Managed all aspects of projects through conception, planning, implementation and completion phases.
IT Project Manager (Former Employee) – Durham, NC – May 13, 2013
A typical day at Duke University involved various meeting to discuss project status updates, expected deliverables and unforeseen issues on current projects. Other duties included management of IT System and customer support on an as-needed basis. The hardest part of the job was the many hats that had to be worn at any one time due to small team and budget constraints. The most enjoyable part of the job was bringing a project to completion and having a satisfied customer. The environment was very team oriented and collaborative. I learned to work well with others, great time management and how to overcome adversity when projects didn't go as planned. Management was generally supportive and easy to work with.
team environment; great location to live, work, play; ability to continue to learn
salary traded off for job security; advancement based on tenure not performance
Hired one day, reorg announced the next, no support at all
Former employee (Former Employee) – Durham – August 11, 2012
A complete top-down reorg was announced literally the second day I worked there. My co-workers did a 180 and refused to help me with anything. They were snappish and irritable, had plenty of time to organize social events but "no time" to answer my questions. My boss knew this and told me it was up to me to get the answers. During the interview process I asked them to be very sure they wanted me, because I already had a permanent job but being older, I wanted to be sure I was getting a permanent job too. I was let go at the end of probation because I couldn't get any results. That was a year ago and I'm still jobless. I see that job posted every 90 days or so, but I'm still so angry at what they did to me. Thanks, Duke!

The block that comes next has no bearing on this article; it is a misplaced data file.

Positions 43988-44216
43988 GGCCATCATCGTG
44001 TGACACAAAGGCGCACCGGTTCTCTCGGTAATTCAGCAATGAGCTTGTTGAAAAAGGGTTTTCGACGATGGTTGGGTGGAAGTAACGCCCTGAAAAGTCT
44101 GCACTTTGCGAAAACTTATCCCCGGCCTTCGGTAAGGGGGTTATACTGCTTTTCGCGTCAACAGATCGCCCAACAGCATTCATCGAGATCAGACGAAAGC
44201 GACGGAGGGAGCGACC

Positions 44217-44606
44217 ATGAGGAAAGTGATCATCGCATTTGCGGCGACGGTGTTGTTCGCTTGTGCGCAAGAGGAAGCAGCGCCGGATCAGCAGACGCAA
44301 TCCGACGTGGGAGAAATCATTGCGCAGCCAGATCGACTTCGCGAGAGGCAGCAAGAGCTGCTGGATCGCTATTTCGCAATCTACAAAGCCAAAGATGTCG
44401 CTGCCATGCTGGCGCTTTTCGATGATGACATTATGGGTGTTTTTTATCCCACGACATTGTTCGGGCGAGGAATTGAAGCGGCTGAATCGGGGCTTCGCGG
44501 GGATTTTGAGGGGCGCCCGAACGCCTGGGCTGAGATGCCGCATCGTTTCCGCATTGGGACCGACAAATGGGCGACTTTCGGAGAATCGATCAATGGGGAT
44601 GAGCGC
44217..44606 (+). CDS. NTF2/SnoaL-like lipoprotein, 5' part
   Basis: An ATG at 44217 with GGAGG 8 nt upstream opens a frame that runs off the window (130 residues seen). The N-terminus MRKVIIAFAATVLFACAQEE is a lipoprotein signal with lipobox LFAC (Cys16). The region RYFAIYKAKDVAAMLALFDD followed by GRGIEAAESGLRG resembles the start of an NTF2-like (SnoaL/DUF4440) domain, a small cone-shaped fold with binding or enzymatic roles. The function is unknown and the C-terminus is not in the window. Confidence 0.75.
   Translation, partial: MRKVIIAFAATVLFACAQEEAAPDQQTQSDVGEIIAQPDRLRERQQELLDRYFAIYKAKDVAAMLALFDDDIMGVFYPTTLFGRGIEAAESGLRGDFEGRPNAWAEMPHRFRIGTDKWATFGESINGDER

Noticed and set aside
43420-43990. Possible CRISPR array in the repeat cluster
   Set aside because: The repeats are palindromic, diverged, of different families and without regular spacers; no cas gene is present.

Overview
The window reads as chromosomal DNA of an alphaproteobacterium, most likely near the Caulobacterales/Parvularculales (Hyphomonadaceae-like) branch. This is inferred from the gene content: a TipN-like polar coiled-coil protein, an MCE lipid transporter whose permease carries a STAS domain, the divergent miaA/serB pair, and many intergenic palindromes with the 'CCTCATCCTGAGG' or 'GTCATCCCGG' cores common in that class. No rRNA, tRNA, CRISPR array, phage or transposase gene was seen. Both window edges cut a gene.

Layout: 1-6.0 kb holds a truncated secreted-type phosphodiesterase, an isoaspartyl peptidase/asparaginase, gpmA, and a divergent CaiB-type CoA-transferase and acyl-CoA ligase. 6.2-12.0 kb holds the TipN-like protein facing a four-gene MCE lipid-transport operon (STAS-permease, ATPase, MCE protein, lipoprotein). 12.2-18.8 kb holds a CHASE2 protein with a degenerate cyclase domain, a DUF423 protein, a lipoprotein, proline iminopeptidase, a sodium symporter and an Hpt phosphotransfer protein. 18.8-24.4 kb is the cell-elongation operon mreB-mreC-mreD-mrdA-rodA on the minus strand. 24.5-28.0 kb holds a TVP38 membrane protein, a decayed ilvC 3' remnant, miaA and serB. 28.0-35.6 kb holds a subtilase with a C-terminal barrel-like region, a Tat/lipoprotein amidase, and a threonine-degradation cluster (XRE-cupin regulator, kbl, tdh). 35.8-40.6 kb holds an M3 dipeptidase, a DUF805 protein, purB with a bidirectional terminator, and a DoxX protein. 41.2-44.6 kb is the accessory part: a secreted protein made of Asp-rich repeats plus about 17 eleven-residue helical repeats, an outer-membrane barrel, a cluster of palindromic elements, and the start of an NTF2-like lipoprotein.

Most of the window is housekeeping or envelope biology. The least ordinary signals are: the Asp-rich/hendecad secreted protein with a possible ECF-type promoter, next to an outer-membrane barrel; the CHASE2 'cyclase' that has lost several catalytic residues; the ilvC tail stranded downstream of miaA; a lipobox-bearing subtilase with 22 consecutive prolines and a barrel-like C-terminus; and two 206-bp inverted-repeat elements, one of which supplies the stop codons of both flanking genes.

was this reviewer in the pastoral care department as an employee or a different department at the medical center ? needs clarification.
Comment – September 27, 2012
Be sure and have a backup offer if you accept theirs. You may need it the next day. Seriously, GET A CONTRACT that protects you, especially if you're leaving a perm job to take this "perm" job like others have done...because the job is offered about every 90 days or so. My predecessor didn't last 90 days either, as I found out too late.
Either they're hiring the wrong people or....what, it's always the individual's shortcomings? Why doesn't HR step in - is it job security for them to always be processing new hires and UE claims?
Comment – October 4, 2012
Don't know why it didn't post last time. This was at Duke Health Systems Technology in Durham.
Job Work/Life Balance
Love the Happy faces when a customer is enjoying my food.
Line Cook (Current Employee) – Durham, NC – July 14, 2015